China Leaders Affirm Semiconductor Industry Priorities

China Leaders Affirm Semiconductor Industry Priorities

At SEMICON China, industry and government leaders in China affirmed the central role that semiconductor manufacturing will have in future China economic policy. Representatives from Semiconductor Manufacturing International Corporation (SMIC), Grace Semiconductor Manufacturing, China’s Ministry of Information Industry (MII), and other government and industry leaders all declared support for the industry and optimism for the future. Over 15,000 people attended the first day of SEMICON China, surpassing previous attendance records.

“2008 will be an important year of growth for the semiconductor industry,” said Mr. Hua Xiao, general director of China’s Department of Electronic and IT products at MII.” In outlining the key aspects of the 11th 5-year plan during the keynote session, he said that the government’s policy of supporting the convergence between information and electronics will continue, and that semiconductor manufacturing remains a high priority to close the gap between IC production and consumption.

China is the leading market for ICs in the world with approximately $124 billion in ICs consumed in 2008. Semiconductor production is only $27 billion and this imbalance is an important driver for economic development and opportunity in China. Processing technology will reach 90 nm this year and progress is being made on 65 nm.

As part of the 5-year plan, Mr. Xiao said future trends include, “a more open, more market orientated industry” will be prioritized, and will require a coordinated effort among development zones, central government, local governments, ministries, education, and global firms to realize China’s potential. All components of the semiconductor value chain are being addressed, especially the fabless sector where now over 500 design companies are developing chips for the China and global market.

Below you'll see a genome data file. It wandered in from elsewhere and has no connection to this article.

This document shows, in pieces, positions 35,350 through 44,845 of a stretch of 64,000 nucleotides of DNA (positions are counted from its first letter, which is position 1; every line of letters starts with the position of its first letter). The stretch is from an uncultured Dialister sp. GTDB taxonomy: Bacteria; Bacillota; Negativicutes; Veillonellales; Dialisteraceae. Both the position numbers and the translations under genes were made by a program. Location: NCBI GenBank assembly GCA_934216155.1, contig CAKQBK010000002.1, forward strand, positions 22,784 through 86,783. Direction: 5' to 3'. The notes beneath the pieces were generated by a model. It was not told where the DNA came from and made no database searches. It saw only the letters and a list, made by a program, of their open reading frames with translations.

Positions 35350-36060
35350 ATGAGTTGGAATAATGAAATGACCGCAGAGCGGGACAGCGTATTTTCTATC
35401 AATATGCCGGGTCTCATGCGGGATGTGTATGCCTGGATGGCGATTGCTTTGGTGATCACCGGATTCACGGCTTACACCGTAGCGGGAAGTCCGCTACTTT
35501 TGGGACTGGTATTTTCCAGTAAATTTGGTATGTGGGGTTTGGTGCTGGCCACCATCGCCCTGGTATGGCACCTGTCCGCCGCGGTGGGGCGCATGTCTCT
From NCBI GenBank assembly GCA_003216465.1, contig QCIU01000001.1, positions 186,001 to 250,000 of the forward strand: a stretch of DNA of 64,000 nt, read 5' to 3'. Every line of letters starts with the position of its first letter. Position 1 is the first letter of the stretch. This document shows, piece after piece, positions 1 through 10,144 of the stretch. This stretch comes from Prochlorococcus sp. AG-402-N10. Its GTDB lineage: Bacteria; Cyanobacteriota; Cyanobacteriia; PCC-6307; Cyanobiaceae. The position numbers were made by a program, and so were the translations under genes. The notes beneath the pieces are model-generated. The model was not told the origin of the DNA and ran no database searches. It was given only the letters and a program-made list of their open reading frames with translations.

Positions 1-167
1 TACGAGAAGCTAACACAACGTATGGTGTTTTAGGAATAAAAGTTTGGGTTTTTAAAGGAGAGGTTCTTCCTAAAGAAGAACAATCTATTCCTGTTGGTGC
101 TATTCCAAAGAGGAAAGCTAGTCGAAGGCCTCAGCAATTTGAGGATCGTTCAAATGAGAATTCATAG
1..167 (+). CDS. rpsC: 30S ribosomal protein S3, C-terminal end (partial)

More emphasis will be placed on “independent innovation” and the development the country’s intellectual property, he said. The development of local equipment and materials companies is a priority in the 5-year plan, along with increased emphasis on environmental protection. MII has also established a task force to encourage semiconductor applications in environmental protection.

Dr. William Lee, vice president sales and marketing from SMIC, delivered a keynote speech entitled ''Spotlight on China's IC Industry'' in the CEO Wafer Processing Technology Forum on the afternoon of March 18. Dr. Lee also recognized China’s preeminent position in semiconductor consumption and estimated China’s share of the world IC market will grow from 21% today to a remarkable 38% in 2010. However, exports of IC’s are too high, nearly the same as crude oil, China’s top import. The product segments that account for 70% China’s production today are memory (23%), ASIC, analog and CPUs.

Future growth of the China’s IC industry will be fueled by local China design companies which have experienced growth rates of 30-40% over the last several years. In recognizing the challenges and opportunities in China, Dr. Lee said the innovation is essential and that requires strong Chinese IP. “The semiconductor industry requires both collaboration and innovation,” he said.

Tony Chen, vice president of Grace Semiconductor, discussed China economic trends, development issues for the semiconductor industry, and challenges and opportunities for the future. Driven by enormous demand for IC s in PCs, handsets, digital set top boxes, and digital TVs, China’s foundry business is growing along with the overall market. Foundry utilization is currently at 87%, the seasonal high, but some decline is expected in the next two quarters, he said. The movement to “fab-lite” production approaches also point to a bright outlook for China’s foundries. Mr. Chen outlined the new business model for China industry, termed, “verticalization” consisting of the entire value chain- from design, production and test—operating effectively in “regional semi clusters.” Challenges for foundries will be in simultaneously accelerating scaling, functionality and product diversification. Grace is especially enthusiastic about the embedded flash market in mobile, power management and automotive applications.

Completing the full day of critical industry discussion was a CEO roundtable discussion with Grace, SMIC, Rick Wallace, CEO of KLA-Tencor, Rick Hill, chairman and CEO of Novellus, Systems, and Terry Higashi, chairman and CEO of Tokyo Electron. The lively and often humorous discussion addressed IP, technology change, the continued viability of 300 mm wafers, and sustainable development. Among the chief challenges for equipment and materials suppliers in China is the increasing dispersion of China’s production facilities across the country, making service and support more difficult to economically deliver.